Quality of work, changing missions challenge aging plants – Combined Cycle Journal

Quality of work, changing missions challenge aging plants

The Combined Cycle Users Group’s 2024 conference, a major component of Power Users’ end-of-summer meeting portfolio, is now but two months away with the early-bird registration discount terminating in only a month. Consider reserving your seat now at this premier event for gas-turbine owner/operators at www.PowerUsers.org.

CCUG is one of five user groups (also, Generator, Steam Turbine, Power Plant Controls, and Low Carbon) conducting their annual meetings at the Arizona Grand Resort, in Phoenix, August 26–29. Important: The registration fee allows your participation in any user group’s sessions throughout the conference. More important: Each group has its own 3.5 day agenda to guarantee a fruitful learning experience.

Another plus for attendees: All conferences associated with Power Users now offer PDH certificates to help fulfil PE continuing education and/or company training requirements.

The five groups share the vendor fair on Tuesday and Wednesday, August 27 and 28, and the Wednesday evening off-site event sponsored by Diamond Sponsors GE Vernova, MD&A, and Rexroth (a Bosch company).

This year’s program, still in development by one of the industry’s most experienced steering committees (sidebar), will include the following:

  • Professional development—Lube oil and lube-oil testing.
  • Hot topics—Ammonia system issues (AIG cleaning and tuning), motors/breakers and relays, cold/hot-weather operations, corrosion under insulation, safety-valve testing, vibration analysis and monitoring, powerplant life extension.
  • Lessons learned and roundtable discussions—Weather preparedness, improving reliability by way of pre-start checks, forced outages and how to prevent them, results of short cuts for short-term gains.
  • Safety discussion topics—JSA/hazard analysis and qualified electrical workers, accident investigations and what to do when OSHA arrives.

Program updates will be posted to www.PowerUsers.org as they become available.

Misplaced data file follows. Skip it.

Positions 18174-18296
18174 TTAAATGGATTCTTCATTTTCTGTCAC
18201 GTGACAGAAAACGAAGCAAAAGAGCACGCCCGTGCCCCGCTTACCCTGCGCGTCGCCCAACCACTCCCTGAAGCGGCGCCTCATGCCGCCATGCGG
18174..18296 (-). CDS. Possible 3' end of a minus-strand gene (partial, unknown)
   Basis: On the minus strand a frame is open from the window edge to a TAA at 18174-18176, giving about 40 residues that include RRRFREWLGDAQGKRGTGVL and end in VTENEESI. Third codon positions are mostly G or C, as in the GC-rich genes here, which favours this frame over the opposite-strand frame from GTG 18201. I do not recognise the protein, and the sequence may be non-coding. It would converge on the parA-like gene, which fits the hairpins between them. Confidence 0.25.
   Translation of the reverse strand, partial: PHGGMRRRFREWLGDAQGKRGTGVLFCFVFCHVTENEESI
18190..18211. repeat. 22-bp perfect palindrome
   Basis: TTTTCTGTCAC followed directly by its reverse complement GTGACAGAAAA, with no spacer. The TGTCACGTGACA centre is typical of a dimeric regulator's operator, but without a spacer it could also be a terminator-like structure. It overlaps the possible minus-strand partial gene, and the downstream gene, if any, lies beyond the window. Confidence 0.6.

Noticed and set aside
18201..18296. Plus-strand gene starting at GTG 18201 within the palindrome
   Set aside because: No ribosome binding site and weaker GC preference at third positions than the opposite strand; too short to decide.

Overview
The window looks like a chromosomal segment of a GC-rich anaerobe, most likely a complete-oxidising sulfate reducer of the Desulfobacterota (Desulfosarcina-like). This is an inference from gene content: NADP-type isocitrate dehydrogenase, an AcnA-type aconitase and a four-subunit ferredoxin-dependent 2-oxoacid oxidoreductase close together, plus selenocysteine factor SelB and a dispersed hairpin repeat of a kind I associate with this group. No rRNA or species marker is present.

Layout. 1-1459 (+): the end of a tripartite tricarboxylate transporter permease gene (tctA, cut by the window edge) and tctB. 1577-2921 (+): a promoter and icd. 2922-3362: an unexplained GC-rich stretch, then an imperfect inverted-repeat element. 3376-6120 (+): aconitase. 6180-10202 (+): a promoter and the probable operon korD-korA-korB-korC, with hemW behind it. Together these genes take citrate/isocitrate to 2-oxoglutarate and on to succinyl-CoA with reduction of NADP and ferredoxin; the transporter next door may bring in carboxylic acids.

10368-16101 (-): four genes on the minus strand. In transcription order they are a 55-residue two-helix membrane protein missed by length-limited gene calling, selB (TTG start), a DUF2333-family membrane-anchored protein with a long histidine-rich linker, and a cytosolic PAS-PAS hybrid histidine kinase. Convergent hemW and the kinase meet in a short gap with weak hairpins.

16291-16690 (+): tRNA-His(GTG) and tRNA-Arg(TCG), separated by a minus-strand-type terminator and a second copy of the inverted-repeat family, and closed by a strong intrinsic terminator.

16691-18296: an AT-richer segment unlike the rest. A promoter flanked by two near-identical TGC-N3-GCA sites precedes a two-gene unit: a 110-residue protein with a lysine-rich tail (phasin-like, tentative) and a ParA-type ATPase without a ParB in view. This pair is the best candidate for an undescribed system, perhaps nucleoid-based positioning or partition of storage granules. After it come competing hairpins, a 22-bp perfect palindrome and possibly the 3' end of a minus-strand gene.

Value proposition. Perhaps the most objective way to illustrate the value of CCUG annual meetings is to review highlights from previous conferences and reflect on the positive impacts they have had on plant operations and maintenance industry-wide. Example: Two broad themes from the 2023 conference were:

  • How aging plants adapt to changing, sometimes radically different, operating missions.
  • Continuing issues with supply chains—both labor and material—especially in terms of quality of work.

For more than a decade, combined-cycle plants have been following wind and solar with greater load cycling and more starts and stops. Today, many of those plants are cycling more frequently for even shorter periods with as much capacity as they can muster. One reason: The well-worn “duck curve” has become a “canyon,” referring to the changes in dispatch curves where more gas capacity is “in the money” during daytime hours (the canyon floor) compared to five years ago.

But if three of the facilities highlighted in the user-driven presentations last year are representative, some plants are having to adapt to radically changing missions, like being scheduled for shutdown in a few years, but then suddenly being called upon to run for years more—if not one or two decades. This presents obvious challenges in many areas, including safety, obsolescence, staff knowledge, and others.

Even many of the highly efficient H-class machines installed over the last five years or so are not running baseload and are “cycling all over the place,” said an OEM rep who also noted that earlier model gas turbines expected to be retired in 2045 are now having to plan on operating another 20 years.